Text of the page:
Good Practice | Ethics | Law
A THORNY ISSUE
The ethical standards in many areas of social work are still being worked through the legal system. A particularly compelling example of evolving standards concerns social workers’ response to parents’ request to examine their children’s counseling records. At the beginning of the social worker-client relationship, social workers routinely discuss with minor clients and their parents the minors’ right to confidentiality and possible exceptions. Nonetheless, in many cases social workers encounter ethical challenges when parents ask to examine their child’s records because of their curiosity or because of their relevance to legal disputes.
THE LAW - A BLUNT INSTRUMENT
The law regarding a minor's right to confidentiality in most states rests on a simple foundation:
Minors generally cannot consent to treatment; a parent or guardian consents on the minor’s behalf. A parent who consents on the minor’s behalf generally has the right to know the content of the child’s treatment.
UNTIL IT’S NOT
However, a 2005 New Hampshire Supreme Court ruling stated:
"Parents of minors do not have an absolute right to their child’s therapist’s records or the exclusive right to assert or waive the therapist-client privilege on their child’s behalf.”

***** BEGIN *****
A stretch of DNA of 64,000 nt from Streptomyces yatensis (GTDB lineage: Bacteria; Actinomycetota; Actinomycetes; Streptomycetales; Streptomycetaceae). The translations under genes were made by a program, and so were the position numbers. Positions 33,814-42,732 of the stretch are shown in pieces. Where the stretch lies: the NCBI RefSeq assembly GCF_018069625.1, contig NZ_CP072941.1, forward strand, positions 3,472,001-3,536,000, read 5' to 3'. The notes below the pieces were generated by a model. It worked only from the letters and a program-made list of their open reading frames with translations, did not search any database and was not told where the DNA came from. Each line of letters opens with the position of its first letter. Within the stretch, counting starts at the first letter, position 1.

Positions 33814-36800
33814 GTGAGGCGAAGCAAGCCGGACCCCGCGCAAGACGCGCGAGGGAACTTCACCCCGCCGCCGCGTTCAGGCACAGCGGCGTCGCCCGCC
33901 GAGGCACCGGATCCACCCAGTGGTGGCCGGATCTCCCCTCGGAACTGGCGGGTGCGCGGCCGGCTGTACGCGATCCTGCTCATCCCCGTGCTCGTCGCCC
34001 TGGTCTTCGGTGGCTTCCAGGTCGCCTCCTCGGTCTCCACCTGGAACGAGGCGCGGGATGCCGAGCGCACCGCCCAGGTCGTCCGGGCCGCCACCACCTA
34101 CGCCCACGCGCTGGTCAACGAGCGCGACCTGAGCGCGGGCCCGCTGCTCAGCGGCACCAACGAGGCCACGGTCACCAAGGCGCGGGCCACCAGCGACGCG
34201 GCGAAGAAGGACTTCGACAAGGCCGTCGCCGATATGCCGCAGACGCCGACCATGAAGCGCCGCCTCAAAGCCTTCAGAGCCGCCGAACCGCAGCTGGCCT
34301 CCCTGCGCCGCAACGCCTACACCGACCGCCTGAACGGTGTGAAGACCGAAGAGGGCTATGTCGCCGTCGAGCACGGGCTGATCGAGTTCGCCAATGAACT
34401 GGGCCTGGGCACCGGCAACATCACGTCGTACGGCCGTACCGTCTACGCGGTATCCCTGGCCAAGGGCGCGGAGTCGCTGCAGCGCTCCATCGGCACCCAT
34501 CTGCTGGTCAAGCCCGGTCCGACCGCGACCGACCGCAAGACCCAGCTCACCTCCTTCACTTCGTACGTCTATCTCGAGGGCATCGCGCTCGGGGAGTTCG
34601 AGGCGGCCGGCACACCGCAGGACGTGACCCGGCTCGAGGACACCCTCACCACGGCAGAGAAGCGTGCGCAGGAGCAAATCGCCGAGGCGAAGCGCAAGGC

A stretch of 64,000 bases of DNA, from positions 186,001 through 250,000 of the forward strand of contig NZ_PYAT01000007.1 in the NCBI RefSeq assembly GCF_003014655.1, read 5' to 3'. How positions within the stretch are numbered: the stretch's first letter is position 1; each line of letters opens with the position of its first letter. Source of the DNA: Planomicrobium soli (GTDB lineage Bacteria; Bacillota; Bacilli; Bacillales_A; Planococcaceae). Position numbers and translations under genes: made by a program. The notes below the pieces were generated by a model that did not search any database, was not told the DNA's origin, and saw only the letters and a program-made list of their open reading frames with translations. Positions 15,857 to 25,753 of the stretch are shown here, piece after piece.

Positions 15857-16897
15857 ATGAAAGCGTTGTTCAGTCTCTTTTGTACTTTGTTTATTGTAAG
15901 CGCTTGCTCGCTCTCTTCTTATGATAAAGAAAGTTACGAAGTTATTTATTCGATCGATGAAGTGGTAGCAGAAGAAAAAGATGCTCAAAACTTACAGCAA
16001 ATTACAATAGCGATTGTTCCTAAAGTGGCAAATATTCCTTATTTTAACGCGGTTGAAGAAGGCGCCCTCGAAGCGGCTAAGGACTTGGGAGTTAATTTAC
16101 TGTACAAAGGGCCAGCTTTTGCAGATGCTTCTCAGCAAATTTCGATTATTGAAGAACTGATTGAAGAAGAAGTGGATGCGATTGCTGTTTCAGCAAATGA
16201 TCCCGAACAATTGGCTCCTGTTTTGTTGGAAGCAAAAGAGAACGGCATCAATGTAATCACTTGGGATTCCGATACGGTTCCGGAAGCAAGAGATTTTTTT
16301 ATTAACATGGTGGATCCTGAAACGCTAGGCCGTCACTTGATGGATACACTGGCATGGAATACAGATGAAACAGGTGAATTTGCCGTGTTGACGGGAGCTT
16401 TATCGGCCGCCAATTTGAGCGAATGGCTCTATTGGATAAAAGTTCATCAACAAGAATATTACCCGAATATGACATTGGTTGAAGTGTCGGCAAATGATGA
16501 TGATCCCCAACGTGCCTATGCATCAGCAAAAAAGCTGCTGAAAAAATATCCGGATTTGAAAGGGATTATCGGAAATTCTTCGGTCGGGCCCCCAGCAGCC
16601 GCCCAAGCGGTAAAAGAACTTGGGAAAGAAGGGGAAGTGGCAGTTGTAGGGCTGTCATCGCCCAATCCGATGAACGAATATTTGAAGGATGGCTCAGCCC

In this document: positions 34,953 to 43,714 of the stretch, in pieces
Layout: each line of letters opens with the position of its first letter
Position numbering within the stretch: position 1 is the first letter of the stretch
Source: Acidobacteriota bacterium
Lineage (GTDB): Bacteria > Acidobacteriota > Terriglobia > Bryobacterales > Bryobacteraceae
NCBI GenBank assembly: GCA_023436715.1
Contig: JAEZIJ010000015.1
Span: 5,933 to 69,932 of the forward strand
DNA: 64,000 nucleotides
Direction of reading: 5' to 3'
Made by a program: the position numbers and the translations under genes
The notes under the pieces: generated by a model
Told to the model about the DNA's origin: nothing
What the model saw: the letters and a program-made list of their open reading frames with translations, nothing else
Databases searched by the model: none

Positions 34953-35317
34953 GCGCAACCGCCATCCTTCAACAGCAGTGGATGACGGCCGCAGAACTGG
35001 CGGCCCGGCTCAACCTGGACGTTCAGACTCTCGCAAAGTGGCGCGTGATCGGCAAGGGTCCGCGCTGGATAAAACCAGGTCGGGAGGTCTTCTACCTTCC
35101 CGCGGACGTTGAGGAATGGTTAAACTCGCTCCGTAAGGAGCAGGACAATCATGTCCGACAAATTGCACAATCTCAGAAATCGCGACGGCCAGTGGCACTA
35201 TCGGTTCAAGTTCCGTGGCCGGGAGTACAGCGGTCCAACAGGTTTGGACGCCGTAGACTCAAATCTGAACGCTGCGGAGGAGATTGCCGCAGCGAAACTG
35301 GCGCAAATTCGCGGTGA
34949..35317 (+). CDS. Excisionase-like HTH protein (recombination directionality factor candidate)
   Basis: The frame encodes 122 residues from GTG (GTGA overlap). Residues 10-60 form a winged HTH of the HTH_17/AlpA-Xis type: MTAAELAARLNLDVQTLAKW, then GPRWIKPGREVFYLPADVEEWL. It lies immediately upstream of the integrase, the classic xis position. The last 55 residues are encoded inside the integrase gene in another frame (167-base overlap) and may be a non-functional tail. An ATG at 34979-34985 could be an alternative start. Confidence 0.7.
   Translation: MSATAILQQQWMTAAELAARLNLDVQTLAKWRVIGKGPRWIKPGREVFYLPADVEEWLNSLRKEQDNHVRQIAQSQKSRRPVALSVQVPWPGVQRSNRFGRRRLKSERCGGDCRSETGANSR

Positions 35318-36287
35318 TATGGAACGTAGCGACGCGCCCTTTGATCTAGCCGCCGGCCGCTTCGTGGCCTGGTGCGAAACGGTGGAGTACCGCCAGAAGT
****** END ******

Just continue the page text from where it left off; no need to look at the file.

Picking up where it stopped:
The Iowa Supreme Court ruled that:
"Mental health professionals can refuse to grant parents access to their children’s health records when disclosing the records isn’t in the child’s best interest.”
California, Florida, Maryland, Massachusetts, and Oklahoma have also addressed this issue. They have consistently ruled that a parent or guardian may waive a minor child’s therapist-patient privilege only when waiver is in the child’s best interest.
A number of courts have also ruled that waiver must not be allowed when the parent’s interests are adverse to the child’s interests.
Most social workers look to the established ethical standards of the American Psychological Association for guidance in such matters. In the matter of a minor’s right to confidentiality, they refer to five standards in particular:
APA Standard 4.01: Structuring the Relationship
“Psychologists discuss with clients or patients as early as is feasible in the therapeutic relationship the nature of therapy, fees, and confidentiality.”
APA Standard 4.02 Informed consent to Therapy:
“That when an individual cannot provide informed consent (such as a minor), the psychologist “considers such person’s preferences and best interests.”
APA Standard 4.03 Couple and Family Relationships:
“Attempt to clarify at the outset which of the individuals are patients or clients and the relationship the psychologist will have to each person.”
APA Standard 5.02 Psychologists recognize that:
“Confidentiality may be established by law.”
APA Standard 5.05 Psychologists disclose confidential information without consent only:
1. "To provide needed professional services."
2. "To protect the patient or others from harm.”
Practicing social workers understand that, from a clinical perspective, the situation is complex. Good clinical treatment may require what the law generally refuses, that is, a zone of privacy.
The judgment required to make the call as to how to interpret the law should be established by constantly conferring with colleagues, management, and local legal counsel. Do not tackle this thorny issue alone.
RAPID CASE MANAGEMENT
SEPTEMBER 15, 2015